Shenmue III is a game many thought would never see the light of day; a costly casualty of Sega’s exit from the console business. At E3 2015, Yu Suzuki blew our minds by announcing the game we’d been waiting for. Kickstarter records were shattered, and the rest is history. That’s all good, but why should you care?

This post contains spoilers for Shenmue I and II.

Whether you loved or hated the original Shenmue games, it’s hard to deny their significance. Shenmue is essentially the granddaddy of all the open-world games you’ve loved over the years; it was one of the first games to feature realistic weather cycles, which were actually patterned off those present in Yokosuka, Japan during the time period in which it takes place. It was also among the first games to have a truly open world you could explore, filled with diversions and a level of realism that up to that point had not yet been seen in games.

Shenmue’s influence can be found in games like GTA and Yakuza, to name just a couple. God of War made use of QTEs more than most of us probably would have liked, too. It’s doubtful that Shenmue III will innovate in the same way the original did, but for all the mechanics and systems those games introduced, the main reason that Shenmue matters, especially to its fans, is the story.


If you played Shenmue I and II, you’re probably both excited and frustrated. At the beginning of the original Shenmue, Lan Di shows up at the Hazuki dojo and murders Iwao, Ryo’s father. Over the course of the game, Ryo investigates the circumstances surrounding his father’s death in his hometown of Yokosuka, only to find Iwao’s murderer has fled to Hong Kong. The game ends with Ryo on a boat to continue his chase.

In Shenmue II, however, things take a hard left turn. Ryo doesn’t get to confront Lan Di, but instead watches him flee in a helicopter after fighting his way through Hong Kong’s underworld of seedy gangsters and underground fighting rings. It looks like the game is set to end there, but instead Ryo gets a lead on Lan Di’s location and follows it to a remote village in China. There, he meets a girl named Shenhua who guides him to her home and you play through a series of mundane tasks with her. Shenhua’s father disappears, and that’s where Shenmue II’s true ending begins.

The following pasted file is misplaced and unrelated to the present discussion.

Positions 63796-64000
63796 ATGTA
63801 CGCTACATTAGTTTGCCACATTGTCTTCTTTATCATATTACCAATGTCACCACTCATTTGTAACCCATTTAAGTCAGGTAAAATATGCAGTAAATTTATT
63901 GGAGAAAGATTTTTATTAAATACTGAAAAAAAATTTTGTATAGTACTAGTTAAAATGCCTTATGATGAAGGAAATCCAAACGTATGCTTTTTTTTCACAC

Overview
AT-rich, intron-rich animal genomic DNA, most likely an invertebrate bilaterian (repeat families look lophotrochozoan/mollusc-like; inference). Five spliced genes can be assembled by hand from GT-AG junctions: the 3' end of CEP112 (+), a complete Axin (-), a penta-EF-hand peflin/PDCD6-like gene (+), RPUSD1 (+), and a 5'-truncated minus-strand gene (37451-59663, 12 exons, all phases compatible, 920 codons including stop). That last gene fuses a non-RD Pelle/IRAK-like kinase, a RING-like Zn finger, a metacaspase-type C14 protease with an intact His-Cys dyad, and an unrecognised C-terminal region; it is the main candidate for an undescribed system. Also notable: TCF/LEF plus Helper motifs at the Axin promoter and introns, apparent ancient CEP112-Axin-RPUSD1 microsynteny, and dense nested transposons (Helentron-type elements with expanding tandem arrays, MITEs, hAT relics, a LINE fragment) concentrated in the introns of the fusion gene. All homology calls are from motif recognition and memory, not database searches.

Ryo and Shenhua travel to the mine her father works at, and discover it has been abandoned. After doing some exploring they find, of all things, a sword hanging out in there. Things escalate, and Ryo is read a prophecy about traveling across the seas to find this sword, which is now hovering in mid-air. Up to this point, everything in Shenmue has been at least somewhat grounded in reality; no super powers, no fanciful weapons. Directly after this, the screen fades to black and the words “The story continues....” appear.


That was 15 years ago.

In the final minutes of Shenmue II, Yu Suzuki and company changed all the established rules of the game’s universe and left us on a cliffhanger. It’s the ultimate kind of torture, and for the fans like yours truly, the opportunity to find out what happens next is almost better now than it was 15 years ago. The resurrection of Shenmue is almost a damn miracle. A long-dead franchise from a nearly irrelevant company coming back with its original creator at the helm is the kind of stuff that just doesn’t happen, or at least it didn’t happen until last year.


Look close enough at this GIF and you’ll see me in it.

When Yu Suzuki took the stage at E3, I screamed, hollered and cheered. I’m not ashamed to admit it: I cried. Like many fans, I had been waiting on the continuation of Ryo’s journey for 15 long years. I had given up any hope of finding out what would happen years ago. To find out it was actually happening was enough to push me over the edge. E3 could have ended on that note and I would have been happy.


As soon as Sony’s E3 press conference ended, fellow TAYer Jose ‘Nach’ Acosta and I rushed out and I threw as much money as I could reasonably afford at Shenmue III’s Kickstarter. I gave them 300 dollars, and was hoping to shake more out of my empty coffers. Many of my Shenmue-loving friends did the same that day. Some of my friends that didn’t even care much for the franchise sent a few dollars out knowing how much it meant to me that the game be funded. We all know how that played out: Kickstarter records were broken, the game was funded and all was right in the world.

Perhaps that’s the reason Shenmue III matters. It sent a loud, clear message to developers and publishers: never lose faith in your games. People do love them, and even if you’ve given up on them, the fans haven’t. And to the players, never give up hope. After years upon years of waiting, hoping, pleading and begging, mail-in campaigns, tweetathons and offers to crowdfund, the message got across.


It took 15 long years, but without fan outcry, it might have never come to pass. Shenmue III owes its existence to the fans that never stopped supporting it. When I wrote my first public request for Shenmue III a little over five years ago, I never thought I’d be writing an article proclaiming our success, but here we are.

Publishers, take heed. If you support your games, your fans will support you.

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When Steve isn’t waiting decades for sequels he writes about games and other things that pique his interest, you can follow him on Twitter at @SteveBTAY or read the rest of his stuff here.